1. Glacier National Park — From Big Fork, it’s an easy thirty minute drive to the west entrance gates and the Road to the Sun. Give yourself plenty of time to enjoy the Road to the Sun, there a lots of different turn outs and trails. Our first stop was the Trail of the Cedars, an easy mile or so trail that is mostly flat terrain and easy to navigate. We were there on a drizzly day, so there were not many people on the trail. The lack of people meant we could take advantage of the quiet of the woods and really just enjoy being on the trail.
The Trail of the Cedars, Glacier National Park, MT (Photo Credit: Erin Moore)
2. The National Bison Range, Moieses, MT — If you’re really looking a “Home on the Range” experience, this might be it. The range is home to bison, elk, deer and variety of other animals. As you drive through the range, you have the chance to see the animals in their natural habitats. The road through the range is a one way, windy, dirt road. If anyone is prone to car sickness, this might not be the adventure for you.
Bison, National Bison Range, Moieses, MT (Photo Credit: Erin Moore)
3. Whitefish, MT — Whitefish is a smaller town with a vibrant downtown area full of shopping and dining. We stopped into a couple places in town for food and drinks and had a great time.
If you’re looking for good food, local beers and friendly bartenders, stop into The Craggy Range Bar and Grill on Central Ave. Brett enjoyed the Bison Chili and we both liked the Chicken Spring Rolls. After lunch we headed over to Spotted Bear Spirits, a local distillery for a tasting. From Huckleberry Vodka to Gin, Spotted Bear does a great job taking normal spirits and adding their own unique twist. Brett and I love checking out new distilleries when we travel and Spotted Bear Spirits definitely did not disappoint it.
4. Big Fork, MT — In between our adventures we had time to explore Big Fork, MT. Wandering the Main Street of town will take less than a couple hours but you’ll find some fun stores, including Eva Gates, Homemade Preserves. Stop into Eva Gates for a sample of their Huckleberry preserves. I guarantee you’ll want to take some home with you! A few doors down from Eva Gates, is Roma’s Gourmet Kitchen Store. Head into Roma’s to find every kitchen gadget you never knew existed, but now you definitely need! While you’re in Roma’s’ be sure to try some of their homemade fudge.
Finally after your shopping stroll through Big Fork, make your way to The Old Pub for pizza and local craft beer.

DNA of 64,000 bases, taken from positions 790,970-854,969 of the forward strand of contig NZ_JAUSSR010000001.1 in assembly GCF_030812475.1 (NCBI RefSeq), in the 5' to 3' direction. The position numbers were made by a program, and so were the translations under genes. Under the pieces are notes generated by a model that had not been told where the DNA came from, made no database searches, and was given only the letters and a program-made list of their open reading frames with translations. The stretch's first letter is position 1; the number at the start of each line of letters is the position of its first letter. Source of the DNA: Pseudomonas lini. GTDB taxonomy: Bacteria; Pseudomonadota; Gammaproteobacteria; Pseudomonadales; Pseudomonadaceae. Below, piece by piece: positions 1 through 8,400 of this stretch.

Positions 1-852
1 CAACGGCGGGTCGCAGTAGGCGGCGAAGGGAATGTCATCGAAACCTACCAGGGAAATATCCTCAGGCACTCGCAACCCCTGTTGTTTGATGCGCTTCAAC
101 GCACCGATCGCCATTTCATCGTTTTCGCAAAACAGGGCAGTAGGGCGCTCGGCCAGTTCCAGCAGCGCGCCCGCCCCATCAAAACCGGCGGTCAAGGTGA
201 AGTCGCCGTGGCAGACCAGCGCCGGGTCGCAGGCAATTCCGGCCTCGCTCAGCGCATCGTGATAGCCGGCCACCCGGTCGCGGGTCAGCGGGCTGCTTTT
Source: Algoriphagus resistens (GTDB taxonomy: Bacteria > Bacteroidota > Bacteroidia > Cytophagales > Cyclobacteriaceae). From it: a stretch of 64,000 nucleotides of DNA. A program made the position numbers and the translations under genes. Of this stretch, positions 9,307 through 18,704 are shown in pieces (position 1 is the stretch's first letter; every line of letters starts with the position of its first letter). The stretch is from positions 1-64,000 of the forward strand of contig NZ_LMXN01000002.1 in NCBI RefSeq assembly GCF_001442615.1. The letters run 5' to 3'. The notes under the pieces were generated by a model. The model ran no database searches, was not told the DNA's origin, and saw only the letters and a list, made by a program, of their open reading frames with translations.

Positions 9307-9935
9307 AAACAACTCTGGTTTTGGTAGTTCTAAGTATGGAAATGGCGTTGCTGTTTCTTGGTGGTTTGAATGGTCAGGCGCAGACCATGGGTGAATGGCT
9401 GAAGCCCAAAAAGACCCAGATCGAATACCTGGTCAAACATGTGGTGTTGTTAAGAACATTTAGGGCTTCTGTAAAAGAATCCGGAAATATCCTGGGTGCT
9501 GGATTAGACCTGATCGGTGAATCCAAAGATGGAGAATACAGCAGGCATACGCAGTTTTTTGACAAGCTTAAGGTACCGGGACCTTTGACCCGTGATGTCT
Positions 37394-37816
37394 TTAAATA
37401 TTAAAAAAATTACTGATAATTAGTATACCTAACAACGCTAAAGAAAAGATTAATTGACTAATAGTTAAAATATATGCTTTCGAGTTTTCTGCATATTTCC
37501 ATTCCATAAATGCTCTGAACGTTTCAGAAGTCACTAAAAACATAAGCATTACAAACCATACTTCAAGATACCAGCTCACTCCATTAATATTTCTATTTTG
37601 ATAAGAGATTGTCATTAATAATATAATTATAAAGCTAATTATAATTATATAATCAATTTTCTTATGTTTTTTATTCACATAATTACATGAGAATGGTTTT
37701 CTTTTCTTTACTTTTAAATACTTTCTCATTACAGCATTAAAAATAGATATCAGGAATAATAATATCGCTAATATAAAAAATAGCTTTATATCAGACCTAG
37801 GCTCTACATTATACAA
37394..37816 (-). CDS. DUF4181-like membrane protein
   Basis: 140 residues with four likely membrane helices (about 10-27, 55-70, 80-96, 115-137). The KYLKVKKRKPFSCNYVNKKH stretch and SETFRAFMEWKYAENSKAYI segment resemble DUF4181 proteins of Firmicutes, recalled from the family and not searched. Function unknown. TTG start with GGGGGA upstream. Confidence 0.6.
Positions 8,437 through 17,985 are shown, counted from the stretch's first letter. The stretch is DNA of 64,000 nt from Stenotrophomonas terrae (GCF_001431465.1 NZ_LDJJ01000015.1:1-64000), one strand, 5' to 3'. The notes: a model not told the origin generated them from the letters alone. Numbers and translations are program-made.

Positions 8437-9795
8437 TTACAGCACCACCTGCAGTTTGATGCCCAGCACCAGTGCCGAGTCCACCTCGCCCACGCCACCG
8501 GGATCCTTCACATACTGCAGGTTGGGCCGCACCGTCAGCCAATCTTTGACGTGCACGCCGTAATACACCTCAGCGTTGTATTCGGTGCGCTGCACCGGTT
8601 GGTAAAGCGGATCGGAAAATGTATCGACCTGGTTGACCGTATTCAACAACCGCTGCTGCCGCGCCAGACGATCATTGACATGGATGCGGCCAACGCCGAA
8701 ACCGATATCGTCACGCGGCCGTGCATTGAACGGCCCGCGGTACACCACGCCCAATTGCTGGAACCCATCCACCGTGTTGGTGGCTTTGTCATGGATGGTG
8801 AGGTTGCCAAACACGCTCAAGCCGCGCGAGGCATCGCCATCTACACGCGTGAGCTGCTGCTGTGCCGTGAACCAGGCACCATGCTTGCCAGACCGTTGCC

On our last day in Big Fork we took a walk around part of the lake and headed over to Flathead Lake Brewing Company for a few tasters. On a warm day, they have a fantastic patio with great views of Flathead Lake.
We have so many more things on our list for the next time we’re in the Big Fork area. We’re definitely looking forward to our next trip!
I’ve come to believe that vacations are a very personal thing. It’s your vacation, you should spend it doing what you want in the location of your choice. I’m guessing most people would agree with that statement. The problem is that planning a vacation that is tailored specifically to you can be time-consuming and overwhelming. I wanted to share a few tips to help you through the planning process.
1. Pick your location because it interests you. This may sound obvious but so many people tell me they chose a location because it seemed like everyone else had already been there, or several people told them they just had to go there. Recommendations from family and friends can be great, but if you have a spot in mind that isn’t on their list, don’t let that stop you. Go for it and when you get back, you can be the one telling people they should go!
2. Think about why you want to go to this location. Write down your reasons. This will help you figure out what to do and see while you’re there. If your whole reason for wanting to go to Paris is to see Monet’s Water Lilies, that’s great, put it on your list. If you want to go to Japan to visit Tokyo Disney, put it on your list. (This is totally one of my top 3 reasons for wanting to visit Tokyo!) If you want to take cooking classes in Tuscany, that’s fantastic, put it on the list. I think you get the idea. My underlying points here is, once you pick a location, don’t feel like you have to just check the must see boxes in that city or country.
When I plan a trip to Paris for someone, I could easily plan a weekend that involves The Eiffel Tower, The Louvre, and Arc de Triumph. They are all great spots, but what about a food tasting or wine tasting tour, or an evening cruise along the Seine or a walking tour of the Latin Quarter. The list goes on and on and on. If you make your “reason to go” list first, planning your days will be easier.
3. Figure out your trip budget. This is so important to do before you dive into the actual planning. Once you know your magic spending number, you’ll be able to make decisions on where to splurge and where to pull back. Your “reason to go” list can help with this too! If your main reason for going to Bali it to stay in one of those amazing resorts where each room is a full cabin, built over the ocean, with a private infinity pool, then that’s where you’ll spend your money. If you want to go to Bali for waterfall hikes, temples and monkey sanctuaries, you may choose to skip the private infinity pool accommodations.
4. Pick your accommodations. Once you’ve landed on your price point, I recommend using any of the online sites to get an idea of hotels and reviews. Then before you book, head to the hotel’s direct website and compare the price. Sometimes you’ll get a better deal if you book directly.